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Shadow Defence Secretary Liam Fox has been slated by military chiefs for future Tory defence policy, which he is set to explain in a speech to the Royal United Services Institute today. The key criticism of commanders, reports The Independent, is the Tory plan to transfer all British troops based in Germany back to the UK. Though the cost of housing them in Germany is “marginally more expensive” than at home, “the cost of transferring them all would far outweight this” according to General Sir Mike Jackson, former head of the Army. Former head of the Marines, Major General Julian Thompson, added that it was going to be “very, very expensive in terms of capital costs alone … What one does not want is money which had been earmarked for carrying out much needed improvements on existing accommodation to be spent on new accommodation”. The criticism follows the attacks on Chris Grayling last week over his misuse of statistics and general ignorance about crime.
The expenses scandal continues to drag on, with David Cameron launching a personal attack on Gordon Brown for “tolerating” the attempts by the three Labour MPs indicted for theft to use parliamentary privilege to escape sanction. In a speech on reform at City University today, reports the Telegraph, the Tory leader will accuse the Prime Minister of being a “shameless defender” of the “old order”. He will also announce that the Tories will introduce a new Parliamentary Privileges Act if they win the election, reports The Guardian, “to clarify the rules of parliamentary privilege, to make clear that they cannot be used by MPs to evade justice”. The Times, meanwhile, reports that one of the three accused, Livingston MP Jim Devine, was told by “a whip and other MPs that he could “move money around” between different accounts, a claim he also made in several media interviews over the weekend – most notably on Channel Four News on Friday.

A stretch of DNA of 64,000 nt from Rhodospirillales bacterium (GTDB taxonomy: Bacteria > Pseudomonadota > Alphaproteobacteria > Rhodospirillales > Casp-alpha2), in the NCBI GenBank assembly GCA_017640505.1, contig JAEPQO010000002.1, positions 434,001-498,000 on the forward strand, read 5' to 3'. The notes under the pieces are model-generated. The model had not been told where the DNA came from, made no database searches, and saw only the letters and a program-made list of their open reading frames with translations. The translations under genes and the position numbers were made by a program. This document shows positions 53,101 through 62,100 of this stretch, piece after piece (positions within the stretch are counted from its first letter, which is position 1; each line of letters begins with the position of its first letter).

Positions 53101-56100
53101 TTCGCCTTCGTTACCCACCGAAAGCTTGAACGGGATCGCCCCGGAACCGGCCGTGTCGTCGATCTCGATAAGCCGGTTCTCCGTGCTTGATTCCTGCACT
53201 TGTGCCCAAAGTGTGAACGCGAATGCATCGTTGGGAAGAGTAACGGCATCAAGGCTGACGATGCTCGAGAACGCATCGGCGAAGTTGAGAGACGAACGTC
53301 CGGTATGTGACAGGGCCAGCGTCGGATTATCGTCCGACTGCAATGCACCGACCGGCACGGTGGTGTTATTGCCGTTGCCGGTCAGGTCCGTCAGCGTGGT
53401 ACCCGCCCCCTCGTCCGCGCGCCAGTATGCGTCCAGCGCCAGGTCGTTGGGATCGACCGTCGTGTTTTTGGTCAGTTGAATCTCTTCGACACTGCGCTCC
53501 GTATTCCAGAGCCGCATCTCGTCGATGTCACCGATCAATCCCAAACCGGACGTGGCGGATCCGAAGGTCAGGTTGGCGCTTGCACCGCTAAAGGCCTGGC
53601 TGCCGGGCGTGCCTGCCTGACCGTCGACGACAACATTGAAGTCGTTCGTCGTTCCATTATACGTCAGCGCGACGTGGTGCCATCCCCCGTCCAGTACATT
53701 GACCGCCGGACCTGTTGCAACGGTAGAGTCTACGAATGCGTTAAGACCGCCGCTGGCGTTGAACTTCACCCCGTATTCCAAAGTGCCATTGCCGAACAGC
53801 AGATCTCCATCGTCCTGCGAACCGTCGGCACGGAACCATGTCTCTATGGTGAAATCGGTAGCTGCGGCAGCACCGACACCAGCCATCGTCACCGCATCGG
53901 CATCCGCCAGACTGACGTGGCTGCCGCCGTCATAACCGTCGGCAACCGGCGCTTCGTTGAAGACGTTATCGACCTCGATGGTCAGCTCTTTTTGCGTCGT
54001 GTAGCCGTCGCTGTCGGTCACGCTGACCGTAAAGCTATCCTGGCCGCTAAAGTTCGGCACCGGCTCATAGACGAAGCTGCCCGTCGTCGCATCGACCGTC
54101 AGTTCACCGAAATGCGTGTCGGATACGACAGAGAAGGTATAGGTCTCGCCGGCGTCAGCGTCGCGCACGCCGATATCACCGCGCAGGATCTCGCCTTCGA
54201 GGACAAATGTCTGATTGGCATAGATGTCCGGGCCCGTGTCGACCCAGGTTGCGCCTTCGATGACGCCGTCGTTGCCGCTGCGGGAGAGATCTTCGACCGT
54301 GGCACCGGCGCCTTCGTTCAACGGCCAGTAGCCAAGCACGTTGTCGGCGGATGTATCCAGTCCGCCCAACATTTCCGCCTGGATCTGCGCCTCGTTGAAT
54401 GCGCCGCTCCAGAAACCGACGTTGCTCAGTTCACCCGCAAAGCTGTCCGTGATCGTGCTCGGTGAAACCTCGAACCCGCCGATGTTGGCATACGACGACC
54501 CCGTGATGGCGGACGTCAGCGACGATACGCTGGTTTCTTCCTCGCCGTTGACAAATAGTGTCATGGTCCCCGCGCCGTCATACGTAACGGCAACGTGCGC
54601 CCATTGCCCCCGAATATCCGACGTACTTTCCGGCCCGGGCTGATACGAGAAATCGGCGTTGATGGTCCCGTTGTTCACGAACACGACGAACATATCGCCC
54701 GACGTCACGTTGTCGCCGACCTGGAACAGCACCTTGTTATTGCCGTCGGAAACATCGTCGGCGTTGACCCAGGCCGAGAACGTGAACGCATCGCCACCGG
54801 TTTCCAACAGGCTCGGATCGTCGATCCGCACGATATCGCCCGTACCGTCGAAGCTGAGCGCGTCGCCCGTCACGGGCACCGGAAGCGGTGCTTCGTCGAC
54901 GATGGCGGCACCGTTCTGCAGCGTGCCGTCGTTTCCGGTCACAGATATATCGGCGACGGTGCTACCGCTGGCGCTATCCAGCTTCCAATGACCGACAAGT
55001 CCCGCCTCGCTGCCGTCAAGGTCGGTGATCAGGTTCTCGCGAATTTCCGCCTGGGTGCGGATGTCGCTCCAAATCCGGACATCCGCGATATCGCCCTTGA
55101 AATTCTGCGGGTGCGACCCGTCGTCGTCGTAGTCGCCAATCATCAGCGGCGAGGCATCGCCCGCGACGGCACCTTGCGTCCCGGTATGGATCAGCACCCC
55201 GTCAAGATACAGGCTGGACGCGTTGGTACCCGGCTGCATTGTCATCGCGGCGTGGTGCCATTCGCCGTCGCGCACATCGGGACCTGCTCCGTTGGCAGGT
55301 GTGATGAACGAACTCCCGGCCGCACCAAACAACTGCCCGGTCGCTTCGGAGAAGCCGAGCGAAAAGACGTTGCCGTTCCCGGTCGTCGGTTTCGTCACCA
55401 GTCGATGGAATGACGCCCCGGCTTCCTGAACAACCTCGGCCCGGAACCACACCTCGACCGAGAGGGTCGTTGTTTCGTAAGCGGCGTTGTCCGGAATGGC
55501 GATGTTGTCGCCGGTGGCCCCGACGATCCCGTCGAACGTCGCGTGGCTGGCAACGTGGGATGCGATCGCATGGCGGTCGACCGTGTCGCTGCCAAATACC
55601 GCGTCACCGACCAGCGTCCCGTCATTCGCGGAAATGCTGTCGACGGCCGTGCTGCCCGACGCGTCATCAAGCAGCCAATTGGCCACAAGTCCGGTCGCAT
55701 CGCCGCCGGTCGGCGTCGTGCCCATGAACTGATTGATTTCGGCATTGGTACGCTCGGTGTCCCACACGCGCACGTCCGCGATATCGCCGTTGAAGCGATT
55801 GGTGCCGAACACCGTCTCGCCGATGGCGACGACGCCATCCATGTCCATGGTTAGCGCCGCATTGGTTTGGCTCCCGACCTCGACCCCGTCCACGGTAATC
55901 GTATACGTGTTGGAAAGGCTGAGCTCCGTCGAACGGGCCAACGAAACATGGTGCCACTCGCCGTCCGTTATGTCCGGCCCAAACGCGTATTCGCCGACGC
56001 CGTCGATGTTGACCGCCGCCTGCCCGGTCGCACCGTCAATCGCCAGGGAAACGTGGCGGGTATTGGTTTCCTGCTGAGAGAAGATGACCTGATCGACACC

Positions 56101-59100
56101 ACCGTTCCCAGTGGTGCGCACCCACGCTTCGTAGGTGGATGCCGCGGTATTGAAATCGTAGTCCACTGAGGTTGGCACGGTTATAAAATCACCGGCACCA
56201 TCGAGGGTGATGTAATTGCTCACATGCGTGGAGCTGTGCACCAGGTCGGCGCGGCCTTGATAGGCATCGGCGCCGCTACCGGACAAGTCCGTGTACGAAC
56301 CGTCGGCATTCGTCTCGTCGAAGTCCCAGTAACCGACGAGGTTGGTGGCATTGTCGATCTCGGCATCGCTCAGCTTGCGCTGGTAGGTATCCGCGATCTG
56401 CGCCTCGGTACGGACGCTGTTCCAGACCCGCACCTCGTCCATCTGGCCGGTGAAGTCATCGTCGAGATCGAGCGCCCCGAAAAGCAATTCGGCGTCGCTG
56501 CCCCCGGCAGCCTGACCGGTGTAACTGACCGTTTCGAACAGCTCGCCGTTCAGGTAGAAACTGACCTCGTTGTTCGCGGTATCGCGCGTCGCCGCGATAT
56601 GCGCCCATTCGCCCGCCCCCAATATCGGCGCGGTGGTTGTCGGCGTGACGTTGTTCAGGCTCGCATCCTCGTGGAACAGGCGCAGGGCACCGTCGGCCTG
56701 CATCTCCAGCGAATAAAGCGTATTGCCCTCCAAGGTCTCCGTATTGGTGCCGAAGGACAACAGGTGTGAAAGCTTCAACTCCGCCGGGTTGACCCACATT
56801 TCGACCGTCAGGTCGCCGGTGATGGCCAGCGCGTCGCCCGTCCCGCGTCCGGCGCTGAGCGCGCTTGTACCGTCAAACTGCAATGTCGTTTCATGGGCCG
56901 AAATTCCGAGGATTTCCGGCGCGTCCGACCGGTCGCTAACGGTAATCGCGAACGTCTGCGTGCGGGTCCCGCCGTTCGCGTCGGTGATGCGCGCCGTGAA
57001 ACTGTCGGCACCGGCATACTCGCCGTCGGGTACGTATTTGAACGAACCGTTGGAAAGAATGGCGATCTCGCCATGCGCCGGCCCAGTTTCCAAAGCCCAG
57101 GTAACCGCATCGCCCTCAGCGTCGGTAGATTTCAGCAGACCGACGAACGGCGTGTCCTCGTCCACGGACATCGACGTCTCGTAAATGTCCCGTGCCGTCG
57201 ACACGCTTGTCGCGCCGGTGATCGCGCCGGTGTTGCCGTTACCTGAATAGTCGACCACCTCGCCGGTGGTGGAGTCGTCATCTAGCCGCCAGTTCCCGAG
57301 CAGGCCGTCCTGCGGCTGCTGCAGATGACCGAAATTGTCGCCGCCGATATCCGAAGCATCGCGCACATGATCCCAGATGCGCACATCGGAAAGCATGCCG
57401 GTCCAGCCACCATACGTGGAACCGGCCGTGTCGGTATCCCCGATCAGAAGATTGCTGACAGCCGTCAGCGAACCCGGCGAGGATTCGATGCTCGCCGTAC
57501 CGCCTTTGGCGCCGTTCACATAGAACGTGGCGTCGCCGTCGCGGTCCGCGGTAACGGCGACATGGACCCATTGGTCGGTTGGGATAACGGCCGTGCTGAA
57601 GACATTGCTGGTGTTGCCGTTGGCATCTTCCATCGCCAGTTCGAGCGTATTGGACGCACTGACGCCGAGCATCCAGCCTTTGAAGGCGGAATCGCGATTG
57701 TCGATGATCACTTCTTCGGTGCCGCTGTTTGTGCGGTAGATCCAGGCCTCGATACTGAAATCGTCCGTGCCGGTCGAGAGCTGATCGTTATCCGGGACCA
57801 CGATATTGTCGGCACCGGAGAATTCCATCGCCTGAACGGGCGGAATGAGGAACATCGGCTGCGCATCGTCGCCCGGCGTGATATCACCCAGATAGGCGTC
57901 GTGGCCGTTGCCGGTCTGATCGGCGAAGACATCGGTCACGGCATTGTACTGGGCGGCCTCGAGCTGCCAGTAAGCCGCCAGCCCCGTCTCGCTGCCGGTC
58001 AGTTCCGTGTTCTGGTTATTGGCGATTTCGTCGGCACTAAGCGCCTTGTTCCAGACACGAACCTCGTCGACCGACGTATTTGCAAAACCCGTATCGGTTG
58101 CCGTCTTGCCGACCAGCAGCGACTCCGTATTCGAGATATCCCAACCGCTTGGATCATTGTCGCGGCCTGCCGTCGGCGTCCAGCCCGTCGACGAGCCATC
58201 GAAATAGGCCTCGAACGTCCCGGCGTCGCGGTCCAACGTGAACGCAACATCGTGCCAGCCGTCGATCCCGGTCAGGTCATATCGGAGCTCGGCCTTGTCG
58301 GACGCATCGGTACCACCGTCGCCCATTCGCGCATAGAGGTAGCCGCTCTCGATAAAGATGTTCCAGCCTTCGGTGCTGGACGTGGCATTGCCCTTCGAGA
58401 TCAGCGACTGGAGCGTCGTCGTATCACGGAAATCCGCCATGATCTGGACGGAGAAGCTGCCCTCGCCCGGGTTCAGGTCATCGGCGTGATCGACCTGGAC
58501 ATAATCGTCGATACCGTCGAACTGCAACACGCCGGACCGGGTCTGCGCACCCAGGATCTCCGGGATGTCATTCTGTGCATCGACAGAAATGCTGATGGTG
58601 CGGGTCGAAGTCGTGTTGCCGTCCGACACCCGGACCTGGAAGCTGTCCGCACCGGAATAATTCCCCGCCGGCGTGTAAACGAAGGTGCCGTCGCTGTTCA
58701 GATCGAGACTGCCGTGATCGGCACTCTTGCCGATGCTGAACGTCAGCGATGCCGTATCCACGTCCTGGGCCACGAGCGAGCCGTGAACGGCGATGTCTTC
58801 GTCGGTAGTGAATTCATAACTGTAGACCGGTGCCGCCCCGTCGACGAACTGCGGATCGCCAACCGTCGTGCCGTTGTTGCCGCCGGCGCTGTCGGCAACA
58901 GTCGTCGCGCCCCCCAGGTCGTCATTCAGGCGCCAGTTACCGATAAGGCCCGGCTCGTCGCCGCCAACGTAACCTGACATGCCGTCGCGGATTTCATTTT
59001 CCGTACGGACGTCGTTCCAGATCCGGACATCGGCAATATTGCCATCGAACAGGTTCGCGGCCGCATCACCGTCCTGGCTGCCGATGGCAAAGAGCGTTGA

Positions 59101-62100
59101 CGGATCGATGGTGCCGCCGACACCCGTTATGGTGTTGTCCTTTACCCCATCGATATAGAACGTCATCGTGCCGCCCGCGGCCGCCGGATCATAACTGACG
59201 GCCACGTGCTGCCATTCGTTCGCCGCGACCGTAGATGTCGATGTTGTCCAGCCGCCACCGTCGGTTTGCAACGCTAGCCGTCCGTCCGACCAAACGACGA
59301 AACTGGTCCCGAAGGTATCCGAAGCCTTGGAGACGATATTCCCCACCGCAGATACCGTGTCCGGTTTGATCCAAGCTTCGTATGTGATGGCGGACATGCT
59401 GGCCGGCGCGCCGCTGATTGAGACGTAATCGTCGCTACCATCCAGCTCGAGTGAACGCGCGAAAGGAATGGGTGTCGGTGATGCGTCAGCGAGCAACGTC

Budget cuts in higher education spending mean up to a third of a students could be left without a place in the next academic year, figures from UCAS out today will reveal. The Telegraph reports that an expected rise in applications of 10-12 per cent, coupled with a fall in the number of places to less than 500,000 will result in students, even those who achieve their entry requirements, being turned away. The University and College Union slammed the Government for “spectacularly failing to understand that massive funding cuts will have a massive impact”. The Guardian and Standard focus on the impact of the cuts on university staff, with up to 15,000 posts facing the chop. Post-grads will replace professors, and staff are planning to go on strike in protest at the cuts, says the Guardian.
The Mirror reports the use of “sickening Nazi language” by a 20-year-old Young Conservative chairman in a newsletter. Writing to young members, David Bolt had said: “We will form a CF Sonderkommando to blitz any areas which battleground prospective parliamentary candidates particularly wish to target, whether that be through canvassing, literature drops or visible, high-impact campaigning.” The Sonderkommando “persecuted Jewish prisoners forced to dispose of concentration camp bodies” explains the report. Though a Tory spokesman said the “offensive terms were wholly unacceptable” it is thought Bolt has not yet been expelled from the party.
And The Guardian reports that the public has “lost faith” in climate science following the leaked emails scandal, with recent surveys showing the number of Britons believing the science down over the past 12 months. The change in attitude since November shows an even sharper decline: it found 25 per cent of adults did not believe in global warming, up eight per cent. The report adds that “allegations about the accuracy of a 2007 report produced by the Intergovernmental Panel on Climate Change (IPCC) – including a claim that global warming could cut north African crop production by 50% by 2020 – could damage public perception further”.
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